Discussion The level of crime in a students neighborhood and the students socioeconomic background are important factors when assessing students academic participation and performance in school. However, the interaction between SES and crime in the neighborhood does not have an effect on the amount of hours per week a student spends on homework. The results support the theory of capital deficiency insofar as SES had an effect on all dependent variables. Additionally, crime had an effect on all the DV’s used in the present study thus supporting social disorganization theory as it applies to education. However, other factors would have to be tested to find support for collective socialization.
Policy Reform Policy makers interested in closing the achievement gap should address social issues in the community as well as inequalities in the school Community based programs should be tailor to each community with a goal of addressing the unique issues within that neighborhood while providing academic support for youth Education reformers should adopt a “model of contamination” as exampled by the Harlem Children’s Zone in high crime neighborhoods
Future Research Future research should identify the types of crime that has the highest effects on academic achievement and participation Identify the differences in the effects presented in the current study by race and ethnic background Include variables that assess how many people in the neighborhood works, are good role models, and can offer helpful resources to the youth in the community to better test collective socialization theory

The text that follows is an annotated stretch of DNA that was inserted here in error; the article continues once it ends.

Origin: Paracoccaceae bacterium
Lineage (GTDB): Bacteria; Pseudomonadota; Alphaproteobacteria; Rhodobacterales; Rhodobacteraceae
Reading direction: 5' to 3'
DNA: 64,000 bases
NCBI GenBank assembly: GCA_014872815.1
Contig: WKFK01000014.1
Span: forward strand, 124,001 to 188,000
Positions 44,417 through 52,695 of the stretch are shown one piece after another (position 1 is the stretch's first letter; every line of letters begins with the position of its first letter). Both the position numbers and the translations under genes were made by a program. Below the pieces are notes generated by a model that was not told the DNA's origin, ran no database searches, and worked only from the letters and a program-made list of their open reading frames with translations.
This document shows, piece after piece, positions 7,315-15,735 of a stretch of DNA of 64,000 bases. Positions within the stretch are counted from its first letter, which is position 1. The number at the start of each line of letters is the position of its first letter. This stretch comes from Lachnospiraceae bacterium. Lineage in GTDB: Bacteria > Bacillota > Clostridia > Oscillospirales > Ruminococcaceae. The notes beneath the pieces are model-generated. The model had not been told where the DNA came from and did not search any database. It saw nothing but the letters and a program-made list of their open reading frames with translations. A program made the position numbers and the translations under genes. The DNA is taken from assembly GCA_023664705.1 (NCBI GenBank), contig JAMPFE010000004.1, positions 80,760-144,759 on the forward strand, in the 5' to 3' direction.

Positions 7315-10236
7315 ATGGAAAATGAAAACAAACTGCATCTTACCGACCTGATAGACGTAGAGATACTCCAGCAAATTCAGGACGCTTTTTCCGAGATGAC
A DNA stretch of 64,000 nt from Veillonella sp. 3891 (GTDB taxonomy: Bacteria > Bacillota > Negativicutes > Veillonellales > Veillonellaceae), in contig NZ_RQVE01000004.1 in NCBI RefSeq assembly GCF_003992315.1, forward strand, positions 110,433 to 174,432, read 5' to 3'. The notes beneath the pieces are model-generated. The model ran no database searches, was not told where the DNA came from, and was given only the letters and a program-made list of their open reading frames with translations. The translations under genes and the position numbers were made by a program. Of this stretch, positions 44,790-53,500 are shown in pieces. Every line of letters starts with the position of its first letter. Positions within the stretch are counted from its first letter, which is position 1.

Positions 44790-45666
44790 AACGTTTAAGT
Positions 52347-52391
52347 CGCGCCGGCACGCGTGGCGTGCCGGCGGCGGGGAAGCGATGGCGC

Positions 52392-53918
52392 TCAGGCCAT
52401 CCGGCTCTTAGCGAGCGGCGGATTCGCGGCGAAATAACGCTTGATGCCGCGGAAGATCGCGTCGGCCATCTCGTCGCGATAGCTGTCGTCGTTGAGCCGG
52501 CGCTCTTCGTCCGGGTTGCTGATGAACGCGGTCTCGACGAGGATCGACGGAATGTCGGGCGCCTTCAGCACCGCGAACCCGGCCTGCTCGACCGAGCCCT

References Ainsworth, James W. 2002. “Why Does it Take a Village? The Mediation of Neighborhood Effects on Educational Achievement” Social Forces. 81(1): 117- 152. Buchman, Claudia, Dennis J. Condron and Vincent J, Roscigno. 2010. “Shadow Education, American Style: Test Preparation, the SAT, and College Enrollment. Social Forces 89 (2):435-461 Condron, Dennis J. and Vincent J. Roscigno. 2003. “Disparities Within: Unequal Spending and Achievement in an Urban School District”. Sociology of Education. 76 (1):18-36. Lareau, Annette. 2000. Home Advantage: Social Class and Parental Intervention in Elementary School. Maryland: Rowman and Littlefield Publishers INC. Massey, Douglas S., Camille Z. Charles, Garvey F. Lundy and Mary J. Fischer. 2003. The Source of the River: The Social Origins of Freshman at America’s Selective Colleges and Universities. Princeton: Princeton University Press. Chapter 1: “The Puzzle Minority of Underachievement”. Reardon, Sean. 2012. “The Widening Academic Achievement Gap between the Rich and the Poor.” Community Investments 24(2):19-39.